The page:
GS Mini 22

Tuesday, March 18th, 2014

Scraping the Binding

It's about 11:45 a.m. now, and I have just finished scraping and sanding the bindings and purflings.There was also one spot where I needed to fill a small gap in the binding, in the upper bout curve. (I do this by putting some Titebond into the gap and then sanding along the grain with a small piece of 120-grit sandpaper; the sanding creates dust, which, when mixed with the drying Titebond, fills the gap nicely.)

Here's what the end wedge and its mitered corners looks like now:







And here's kind of what it will look like later, with the finish (though I think that the shellac finish will impart a richer, more golden tone to the wood --- here, I've just dampened the wood with some water).






Here's another view of the mitered wedge:






Another view of the side bindings:


Here are a couple of views of the top purfling and side purfling (with a little portion of binding still attached) that runs along the bevel area.




NEXT, I will glue some extra black purfling and some of that spruce cutoff piece (from when I trimmed the top at the bevel area) along that top purfling line you see above. That, and the remaining binding section on the side, will serve to provide a "buffer" area so that, as I file the bevel angle, my filing won't cut into the purflings.

I will let that dry, and then will run superglue along the bevel's purflings, before I start the filing of the bevel.


Still Tuesday, about 7:30 p.m.

Filing the Bevel

Well, I did it! As I mentioned previously, I let the "buffer zone" extra purfling and top spruce scrap dry, and then ran superglue along the purflings and binding in the bevel area. (I forgot to take a photo of those pieces glued on.) I ended up just gluing on a thicker piece of black/white/black purfling next to the top purfling, because I found I had no simply black purfling strips. (So that's why you see all those extra white/black lines in the photo below.)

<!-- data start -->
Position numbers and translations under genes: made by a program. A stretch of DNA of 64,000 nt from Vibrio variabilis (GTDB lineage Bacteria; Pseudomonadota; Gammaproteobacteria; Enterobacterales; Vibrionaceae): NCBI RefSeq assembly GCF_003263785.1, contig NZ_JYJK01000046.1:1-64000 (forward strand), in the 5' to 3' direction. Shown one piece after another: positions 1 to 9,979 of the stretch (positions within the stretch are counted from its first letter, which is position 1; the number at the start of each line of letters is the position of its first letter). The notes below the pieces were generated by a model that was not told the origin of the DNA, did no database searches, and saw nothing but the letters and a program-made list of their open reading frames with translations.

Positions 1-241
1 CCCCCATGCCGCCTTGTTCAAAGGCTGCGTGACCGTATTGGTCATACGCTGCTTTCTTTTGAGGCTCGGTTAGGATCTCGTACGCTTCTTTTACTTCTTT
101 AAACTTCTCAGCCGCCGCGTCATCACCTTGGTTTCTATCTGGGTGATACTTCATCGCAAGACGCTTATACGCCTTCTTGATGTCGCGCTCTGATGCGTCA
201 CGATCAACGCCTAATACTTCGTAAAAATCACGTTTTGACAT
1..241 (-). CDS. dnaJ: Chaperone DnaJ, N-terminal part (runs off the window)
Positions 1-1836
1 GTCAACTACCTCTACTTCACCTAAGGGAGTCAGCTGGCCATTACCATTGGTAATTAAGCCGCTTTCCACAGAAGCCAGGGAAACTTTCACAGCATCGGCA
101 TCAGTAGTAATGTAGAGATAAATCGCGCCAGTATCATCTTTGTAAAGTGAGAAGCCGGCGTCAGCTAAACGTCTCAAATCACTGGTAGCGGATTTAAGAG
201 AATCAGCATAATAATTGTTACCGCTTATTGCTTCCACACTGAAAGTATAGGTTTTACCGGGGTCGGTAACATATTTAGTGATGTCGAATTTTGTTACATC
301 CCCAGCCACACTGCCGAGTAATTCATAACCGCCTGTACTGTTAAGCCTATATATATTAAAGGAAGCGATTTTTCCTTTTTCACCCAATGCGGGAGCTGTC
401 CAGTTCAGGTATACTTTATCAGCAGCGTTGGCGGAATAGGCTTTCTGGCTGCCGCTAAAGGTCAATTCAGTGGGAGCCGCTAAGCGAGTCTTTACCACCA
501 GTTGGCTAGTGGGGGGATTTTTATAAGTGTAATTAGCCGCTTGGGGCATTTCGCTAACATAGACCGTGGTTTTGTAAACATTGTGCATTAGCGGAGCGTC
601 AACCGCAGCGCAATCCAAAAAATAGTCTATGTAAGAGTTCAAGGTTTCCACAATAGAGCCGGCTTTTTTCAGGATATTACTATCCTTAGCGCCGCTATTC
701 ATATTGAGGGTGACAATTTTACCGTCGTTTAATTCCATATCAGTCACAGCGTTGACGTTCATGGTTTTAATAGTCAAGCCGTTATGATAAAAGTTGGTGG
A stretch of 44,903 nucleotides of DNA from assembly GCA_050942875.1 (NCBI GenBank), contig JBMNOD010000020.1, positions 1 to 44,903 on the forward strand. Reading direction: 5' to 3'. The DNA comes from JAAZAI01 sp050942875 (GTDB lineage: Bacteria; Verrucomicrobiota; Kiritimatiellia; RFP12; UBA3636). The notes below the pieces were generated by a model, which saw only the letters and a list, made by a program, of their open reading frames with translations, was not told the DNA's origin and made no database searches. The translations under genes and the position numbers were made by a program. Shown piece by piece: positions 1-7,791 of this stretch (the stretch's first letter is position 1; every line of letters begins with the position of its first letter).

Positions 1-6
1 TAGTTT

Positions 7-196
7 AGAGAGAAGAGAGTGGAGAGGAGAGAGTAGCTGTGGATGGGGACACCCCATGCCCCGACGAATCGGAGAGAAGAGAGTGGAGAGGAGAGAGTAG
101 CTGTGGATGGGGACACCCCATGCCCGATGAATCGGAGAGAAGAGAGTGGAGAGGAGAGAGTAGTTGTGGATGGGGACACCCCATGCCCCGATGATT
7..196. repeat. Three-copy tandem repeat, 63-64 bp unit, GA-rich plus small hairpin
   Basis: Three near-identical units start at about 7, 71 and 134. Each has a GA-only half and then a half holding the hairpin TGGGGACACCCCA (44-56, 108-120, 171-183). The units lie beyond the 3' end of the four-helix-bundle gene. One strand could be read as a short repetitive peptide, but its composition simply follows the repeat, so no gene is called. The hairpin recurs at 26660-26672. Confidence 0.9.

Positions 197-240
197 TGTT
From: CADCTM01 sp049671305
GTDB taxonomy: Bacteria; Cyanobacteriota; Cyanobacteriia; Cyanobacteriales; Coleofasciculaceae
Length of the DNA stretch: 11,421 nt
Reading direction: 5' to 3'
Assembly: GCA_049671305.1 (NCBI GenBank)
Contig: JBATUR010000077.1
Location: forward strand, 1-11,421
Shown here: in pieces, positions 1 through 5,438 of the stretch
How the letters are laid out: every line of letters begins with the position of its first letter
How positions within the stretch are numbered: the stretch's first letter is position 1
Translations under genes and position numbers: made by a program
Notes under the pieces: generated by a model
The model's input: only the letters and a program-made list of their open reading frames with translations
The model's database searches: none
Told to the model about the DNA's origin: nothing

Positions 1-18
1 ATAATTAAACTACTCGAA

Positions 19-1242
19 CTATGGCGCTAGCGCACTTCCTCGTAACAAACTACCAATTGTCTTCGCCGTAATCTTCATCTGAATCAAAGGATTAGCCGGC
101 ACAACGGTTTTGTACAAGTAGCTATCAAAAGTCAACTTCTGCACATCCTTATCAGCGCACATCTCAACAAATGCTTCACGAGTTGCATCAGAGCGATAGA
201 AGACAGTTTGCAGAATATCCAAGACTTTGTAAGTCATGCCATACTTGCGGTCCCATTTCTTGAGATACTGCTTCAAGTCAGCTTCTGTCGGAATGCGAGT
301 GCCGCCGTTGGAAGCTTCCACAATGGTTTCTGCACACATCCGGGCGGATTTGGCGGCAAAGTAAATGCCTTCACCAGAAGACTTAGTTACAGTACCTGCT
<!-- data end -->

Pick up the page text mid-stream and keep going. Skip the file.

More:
I then used the "Dragon Rasps" (coarse and fine -- the flat sides) seen in the photo to the right to do the filing ---- I love these rasps, because they cut so easily and smoothly, compared to my "four-in-one" rasp. When I got to where the bevel was just about flat, I switched over to my scraper, to smooth it all up and to make the edges of the bevel (right at the black purfling line) nice and sharp. (Even though you see more than the original three black/white/black purfling at the edge of the top in the photo below, those extra white and black lines you see at the bottom are actually just part of the flat bevel surface --- the sharp edge of the bevel is actually above those extra lines. The same goes for the binding you see at the bottom of the bevel --- the sharp edge of the bevel is below the binding, where the purfling begins.)






This wasn't actually as difficult as I had thought it would be. I just took it slowly and carefully, and it all worked out fine in the end. I have a nice, flat surface on which to glue the bloodwood veneer.

I can't wait to see how it's all going to look when the veneer is glued on and everything is sanded and cleaned up!!!


What I've done next is to put glue on a curved scrap piece of basswood and glue on a piece of veneer, to try out how to glue on and trim the veneer before I do the real thing. I will let the glue dry at least an hour on both pieces, then will see if I can use this little crafting mini-iron I have to iron the veneer onto the basswood. If that doesn't work, I could just use my little travel iron.

I'll probably glue on the veneer tomorrow.